This is new? (1)

DavidYaw (447706) | about 12 years ago | (#4100253)

As far as I can tell, the only change from this [slashdot.org] is that they have a construction permit, and very few technical details.

tallest man made structure (2, Interesting)

voisine (153062) | about 12 years ago | (#4100314)

at 1km tall, that will be the tallest
man made structure on earth, probably
until the space elevator happens.

Re:tallest man made structure (1)

nov1442 (538566) | about 12 years ago | (#4102051)

I believe a few television towers are close to a kilometer. I now that some reach 2400 feet (~720 meters).

Re:tallest man made structure (2)

jquirke (473496) | more than 11 years ago | (#4102629)

Actually the planned Millenium tower in HK is supposedly 1.6km tall.

--jquirke

Re:tallest man made structure (2)

north.coaster (136450) | more than 11 years ago | (#4103476)

There's an undersea oil well platform [hess.com] that is claimed to be 1900 feet tall. Of course it's mostly underwater, but it is man made.

/Don

Flux? (0)

Anonymous Coward | about 12 years ago | (#4100378)

600-gigawatts? That means we could go back to 1955, like, 30 times a year!

Re:Flux? (1)

damien_kane (519267) | about 12 years ago | (#4100597)

Umm... hate to burst your bubble but...
670GW / 1.21GW/trip ~~ 553 trips, or 276 round trips (of course if you only want to go to 1955 and never come back be my guest)

Re:Flux? (0)

Anonymous Coward | about 12 years ago | (#4100786)

Whoops, my mistake. I was remembering it as 21.1 gw, not 1.21. I am not cixelsyd, really I'm not.

Obligatory He-Man Ref. (0, Offtopic)

reyalsnogard (595701) | about 12 years ago | (#4100423)

.. by the power of Greyskull!

200,000 homes (1)

Picass0 (147474) | about 12 years ago | (#4100443)

Ah. One tower for 200,000 homes. What about commercial demands? Industrial needs? An average US city might need 2 or three of these things.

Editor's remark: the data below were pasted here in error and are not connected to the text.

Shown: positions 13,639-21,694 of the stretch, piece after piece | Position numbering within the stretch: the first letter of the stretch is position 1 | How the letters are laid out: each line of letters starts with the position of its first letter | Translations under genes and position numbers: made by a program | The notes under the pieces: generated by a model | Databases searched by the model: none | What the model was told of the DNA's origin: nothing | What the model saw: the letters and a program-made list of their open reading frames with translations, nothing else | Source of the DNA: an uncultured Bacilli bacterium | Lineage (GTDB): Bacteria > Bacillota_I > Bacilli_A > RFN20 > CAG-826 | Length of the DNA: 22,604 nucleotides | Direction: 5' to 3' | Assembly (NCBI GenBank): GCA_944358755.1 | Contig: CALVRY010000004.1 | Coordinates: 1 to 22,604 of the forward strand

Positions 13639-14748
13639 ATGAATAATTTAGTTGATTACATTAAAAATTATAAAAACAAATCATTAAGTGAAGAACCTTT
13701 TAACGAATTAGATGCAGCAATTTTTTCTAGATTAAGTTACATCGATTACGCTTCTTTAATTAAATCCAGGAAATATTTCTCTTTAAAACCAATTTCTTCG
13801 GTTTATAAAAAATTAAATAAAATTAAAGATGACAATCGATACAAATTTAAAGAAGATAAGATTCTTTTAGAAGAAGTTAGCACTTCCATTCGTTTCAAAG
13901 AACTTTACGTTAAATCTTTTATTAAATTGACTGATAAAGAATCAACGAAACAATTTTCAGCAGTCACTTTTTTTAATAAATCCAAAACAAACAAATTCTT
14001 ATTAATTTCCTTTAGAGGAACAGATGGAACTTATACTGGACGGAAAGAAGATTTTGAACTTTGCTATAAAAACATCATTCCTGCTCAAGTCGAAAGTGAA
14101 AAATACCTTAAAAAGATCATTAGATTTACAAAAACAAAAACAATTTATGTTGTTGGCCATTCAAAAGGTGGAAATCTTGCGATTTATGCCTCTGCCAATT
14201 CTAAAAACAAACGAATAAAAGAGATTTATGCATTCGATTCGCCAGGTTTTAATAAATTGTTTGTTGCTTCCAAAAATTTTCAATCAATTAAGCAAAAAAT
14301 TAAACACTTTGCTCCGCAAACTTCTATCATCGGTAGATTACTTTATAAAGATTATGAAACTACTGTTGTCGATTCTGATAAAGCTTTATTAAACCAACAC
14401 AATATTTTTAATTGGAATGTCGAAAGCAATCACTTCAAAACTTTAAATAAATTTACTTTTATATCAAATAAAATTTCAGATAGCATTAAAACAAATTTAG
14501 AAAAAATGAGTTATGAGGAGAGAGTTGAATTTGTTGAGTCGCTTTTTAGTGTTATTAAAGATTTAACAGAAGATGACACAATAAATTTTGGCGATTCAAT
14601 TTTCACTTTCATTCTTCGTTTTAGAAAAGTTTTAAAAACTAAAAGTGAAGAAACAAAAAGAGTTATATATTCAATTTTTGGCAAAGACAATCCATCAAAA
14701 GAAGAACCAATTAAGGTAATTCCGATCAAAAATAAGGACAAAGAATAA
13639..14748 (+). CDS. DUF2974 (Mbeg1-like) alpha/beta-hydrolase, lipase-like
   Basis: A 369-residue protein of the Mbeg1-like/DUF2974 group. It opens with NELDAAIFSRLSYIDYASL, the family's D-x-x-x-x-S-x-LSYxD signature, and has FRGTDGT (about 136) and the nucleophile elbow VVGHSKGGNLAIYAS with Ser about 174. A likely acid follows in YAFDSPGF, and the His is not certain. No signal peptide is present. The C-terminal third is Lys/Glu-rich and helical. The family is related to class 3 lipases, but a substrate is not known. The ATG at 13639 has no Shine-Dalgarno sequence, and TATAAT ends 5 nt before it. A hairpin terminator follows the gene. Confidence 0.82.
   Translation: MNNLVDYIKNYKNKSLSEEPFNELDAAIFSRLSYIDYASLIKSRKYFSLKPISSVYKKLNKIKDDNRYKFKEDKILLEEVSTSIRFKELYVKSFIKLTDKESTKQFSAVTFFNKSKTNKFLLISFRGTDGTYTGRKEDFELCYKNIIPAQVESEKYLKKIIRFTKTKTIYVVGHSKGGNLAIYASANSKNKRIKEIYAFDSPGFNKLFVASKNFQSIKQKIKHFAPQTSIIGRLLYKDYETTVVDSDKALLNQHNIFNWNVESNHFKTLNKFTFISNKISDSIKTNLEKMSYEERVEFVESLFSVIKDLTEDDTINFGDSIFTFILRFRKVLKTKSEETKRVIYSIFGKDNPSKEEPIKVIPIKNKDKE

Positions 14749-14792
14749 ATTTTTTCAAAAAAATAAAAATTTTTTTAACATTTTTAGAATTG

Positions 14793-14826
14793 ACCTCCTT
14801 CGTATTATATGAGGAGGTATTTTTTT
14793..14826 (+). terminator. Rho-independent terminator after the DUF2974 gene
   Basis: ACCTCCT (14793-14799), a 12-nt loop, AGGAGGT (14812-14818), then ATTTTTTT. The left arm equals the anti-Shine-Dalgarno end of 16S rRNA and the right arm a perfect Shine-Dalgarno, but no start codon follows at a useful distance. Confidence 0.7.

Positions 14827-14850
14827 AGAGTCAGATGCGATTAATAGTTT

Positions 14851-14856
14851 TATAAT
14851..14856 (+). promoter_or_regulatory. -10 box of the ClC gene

Do the enviromentalists really think this is a better method over the next 100-200 years than nuclear or oil?

A one mile tall tower could create some castostophic effects should it fall. Beyond just terrorism, accidents still happen. These would be an air traffic hazard.

What a stupid idea.

Re:200,000 homes (1)

Morphine007 (207082) | about 12 years ago | (#4100554)

What a stupid idea.

but it would look sooooo cool!!... think of the sheer cool factor here!!!

Re:200,000 homes (2)

ealar dlanvuli (523604) | about 12 years ago | (#4100704)

I believe it was also economically cheap as dirt. Thats probably more important than eny green party propogandy.

These don't go *in* cities. (3, Insightful)

bill_mcgonigle (4333) | about 12 years ago | (#4101317)

A one mile tall tower could create some castostophic effects should it fall. Beyond just terrorism, accidents still happen.

Worst case scenario, it doesn't crumble under its own weight and falls straight over, with the top landing 1 km from the base. OK, so don't build around it for 1km. 3.14km**2 of land. So, plant corn around it. They don't build any power plants in cities - real estate is too expensive - they send the power over high-voltage AC from a distance.

These would be an air traffic hazard. What a stupid idea.

Good point. We'll get started right away taking down those pesky mountains too.

Now I read the article... (1)

bill_mcgonigle (4333) | more than 11 years ago | (#4105379)

OK, I need to rescind my estimation of 3.14**2km. The article clearly states that there needs to be 7km of greehouse around each tower. So, a tower could only ever fall on its greenhouse, even if you're using Tennessee-style Pi.

Awesome! (1)

yancey (136972) | about 12 years ago | (#4100450)

I'd heard about this some time ago. I'm glad to see they got approval to build the tower. Let's hope that it is a huge success so that we can get some built in the US.

Wouldn't it be more efficient.... (2)

aminorex (141494) | about 12 years ago | (#4100805)

Wouldn't you get a lot better efficiency by just
replacing the greenhouse with a big fresnel mirror
and focussing the sunlight on a carnot engine or
other, more effecient thermoelectric generator?